Hale, who grew up in Colorado and graduated from the Iowa Writers' Workshop, demonstrates an extraordinary intellectual range, and only his wacky sense of humor can keep Bruno from coming off as a hirsute boor. "Ostentation is my style," the chimp says by way of apology. Scrambling through the whole canon of Western culture, he identifies with all the anxious outsiders - from Milton's Satan to Shakespeare's Caliban to Disney's Pinocchio - those inhuman characters who dared to thrust themselves into existence by speaking and making us question the nature of our own humanity.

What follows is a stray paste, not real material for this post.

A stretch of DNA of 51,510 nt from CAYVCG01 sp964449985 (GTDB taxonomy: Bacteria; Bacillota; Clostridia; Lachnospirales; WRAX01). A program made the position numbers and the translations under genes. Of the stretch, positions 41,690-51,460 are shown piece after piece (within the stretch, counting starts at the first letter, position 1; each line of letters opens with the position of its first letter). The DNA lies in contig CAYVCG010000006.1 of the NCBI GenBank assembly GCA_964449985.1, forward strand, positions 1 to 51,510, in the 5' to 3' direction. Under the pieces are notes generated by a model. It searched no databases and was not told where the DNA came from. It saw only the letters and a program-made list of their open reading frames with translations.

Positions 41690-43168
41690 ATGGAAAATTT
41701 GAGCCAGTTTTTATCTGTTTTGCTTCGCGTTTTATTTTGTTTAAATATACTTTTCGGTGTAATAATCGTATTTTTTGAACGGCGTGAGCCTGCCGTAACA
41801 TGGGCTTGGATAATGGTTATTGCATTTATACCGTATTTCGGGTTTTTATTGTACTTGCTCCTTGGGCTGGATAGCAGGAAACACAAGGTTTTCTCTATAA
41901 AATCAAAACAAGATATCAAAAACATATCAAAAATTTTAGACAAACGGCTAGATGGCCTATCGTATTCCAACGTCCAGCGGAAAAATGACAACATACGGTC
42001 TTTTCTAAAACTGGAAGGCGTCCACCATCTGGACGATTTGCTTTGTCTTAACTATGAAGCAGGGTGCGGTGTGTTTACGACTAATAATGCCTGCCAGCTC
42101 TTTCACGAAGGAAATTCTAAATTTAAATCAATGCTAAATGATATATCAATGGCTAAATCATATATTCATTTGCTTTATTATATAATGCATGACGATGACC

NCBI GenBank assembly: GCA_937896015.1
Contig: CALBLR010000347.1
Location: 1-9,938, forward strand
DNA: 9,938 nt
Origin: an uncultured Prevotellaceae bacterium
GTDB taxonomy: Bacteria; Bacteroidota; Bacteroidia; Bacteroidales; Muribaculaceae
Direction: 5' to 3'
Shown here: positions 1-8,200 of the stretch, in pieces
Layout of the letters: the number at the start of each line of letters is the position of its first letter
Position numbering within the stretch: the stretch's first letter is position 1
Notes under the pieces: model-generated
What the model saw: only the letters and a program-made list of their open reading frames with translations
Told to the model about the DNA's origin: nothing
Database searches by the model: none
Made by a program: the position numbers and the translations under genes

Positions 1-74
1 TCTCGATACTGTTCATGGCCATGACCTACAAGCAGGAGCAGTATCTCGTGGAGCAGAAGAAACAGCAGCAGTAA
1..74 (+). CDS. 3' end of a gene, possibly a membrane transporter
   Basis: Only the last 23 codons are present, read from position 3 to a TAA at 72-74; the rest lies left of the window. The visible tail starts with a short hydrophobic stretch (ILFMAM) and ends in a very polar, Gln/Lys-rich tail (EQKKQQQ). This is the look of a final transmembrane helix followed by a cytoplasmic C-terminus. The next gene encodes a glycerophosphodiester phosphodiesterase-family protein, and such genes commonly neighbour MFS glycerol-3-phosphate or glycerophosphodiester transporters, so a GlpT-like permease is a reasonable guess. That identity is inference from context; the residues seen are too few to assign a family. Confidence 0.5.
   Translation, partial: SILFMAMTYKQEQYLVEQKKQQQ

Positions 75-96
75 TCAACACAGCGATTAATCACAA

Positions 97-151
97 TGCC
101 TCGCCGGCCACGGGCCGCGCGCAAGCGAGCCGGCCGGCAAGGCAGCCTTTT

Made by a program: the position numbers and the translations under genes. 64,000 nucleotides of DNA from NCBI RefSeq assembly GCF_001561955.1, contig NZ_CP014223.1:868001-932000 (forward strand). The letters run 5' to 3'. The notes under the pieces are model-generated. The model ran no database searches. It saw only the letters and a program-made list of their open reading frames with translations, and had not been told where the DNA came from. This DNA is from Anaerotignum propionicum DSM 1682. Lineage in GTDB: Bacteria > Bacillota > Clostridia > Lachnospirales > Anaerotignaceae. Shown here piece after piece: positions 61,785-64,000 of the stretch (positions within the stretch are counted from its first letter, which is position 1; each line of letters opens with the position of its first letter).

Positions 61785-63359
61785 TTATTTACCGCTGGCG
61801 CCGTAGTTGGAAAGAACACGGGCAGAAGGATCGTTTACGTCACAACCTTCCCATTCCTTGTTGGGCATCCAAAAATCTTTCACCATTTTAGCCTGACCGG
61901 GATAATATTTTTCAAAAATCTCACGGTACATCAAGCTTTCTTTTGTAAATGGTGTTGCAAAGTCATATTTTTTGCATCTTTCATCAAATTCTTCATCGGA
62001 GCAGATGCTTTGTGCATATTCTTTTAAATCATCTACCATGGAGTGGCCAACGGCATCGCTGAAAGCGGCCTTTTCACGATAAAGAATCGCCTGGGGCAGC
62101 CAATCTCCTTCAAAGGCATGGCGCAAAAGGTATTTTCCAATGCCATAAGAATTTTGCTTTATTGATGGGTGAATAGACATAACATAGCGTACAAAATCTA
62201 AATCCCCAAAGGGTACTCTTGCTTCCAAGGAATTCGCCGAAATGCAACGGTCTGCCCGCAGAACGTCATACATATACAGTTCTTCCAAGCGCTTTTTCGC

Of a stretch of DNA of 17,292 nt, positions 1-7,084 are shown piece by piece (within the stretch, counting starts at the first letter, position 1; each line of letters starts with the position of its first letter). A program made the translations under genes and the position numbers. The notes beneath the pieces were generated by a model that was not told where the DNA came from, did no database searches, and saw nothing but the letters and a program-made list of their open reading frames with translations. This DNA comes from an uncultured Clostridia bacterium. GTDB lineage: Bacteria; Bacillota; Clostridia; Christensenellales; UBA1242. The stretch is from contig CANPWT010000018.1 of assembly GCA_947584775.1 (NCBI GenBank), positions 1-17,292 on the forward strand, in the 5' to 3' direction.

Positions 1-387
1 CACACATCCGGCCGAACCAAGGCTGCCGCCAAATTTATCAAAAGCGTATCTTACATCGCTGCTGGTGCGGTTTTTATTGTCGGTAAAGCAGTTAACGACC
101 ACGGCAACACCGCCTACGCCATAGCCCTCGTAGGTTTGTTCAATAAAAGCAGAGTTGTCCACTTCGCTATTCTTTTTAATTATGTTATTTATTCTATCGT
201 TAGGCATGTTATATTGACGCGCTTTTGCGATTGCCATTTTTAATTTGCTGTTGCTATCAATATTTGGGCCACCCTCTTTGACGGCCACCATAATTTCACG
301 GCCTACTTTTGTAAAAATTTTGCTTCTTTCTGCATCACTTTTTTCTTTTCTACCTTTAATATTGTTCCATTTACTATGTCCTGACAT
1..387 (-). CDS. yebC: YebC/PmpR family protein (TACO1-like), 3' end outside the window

Linguistics may be the most interesting and prevalent theme of this novel, but its salacious subplot will attract more attention: "I'm sorry. It's true," Bruno says. "I am a deviant and depraved pervert: I have no desire to have sex with other chimps." In the late 1980s, a conflict with her research supervisor inspires Lydia Littlemore to take Bruno home with her, and soon the two of them are sleeping together - "like Anna and Vronsky." (Didn't former congressman J.D. Hayworth warn us about such abominations?) Their love, which dare not speak its name, eventually inspires violent protests and sends Bruno running underground for much of the novel.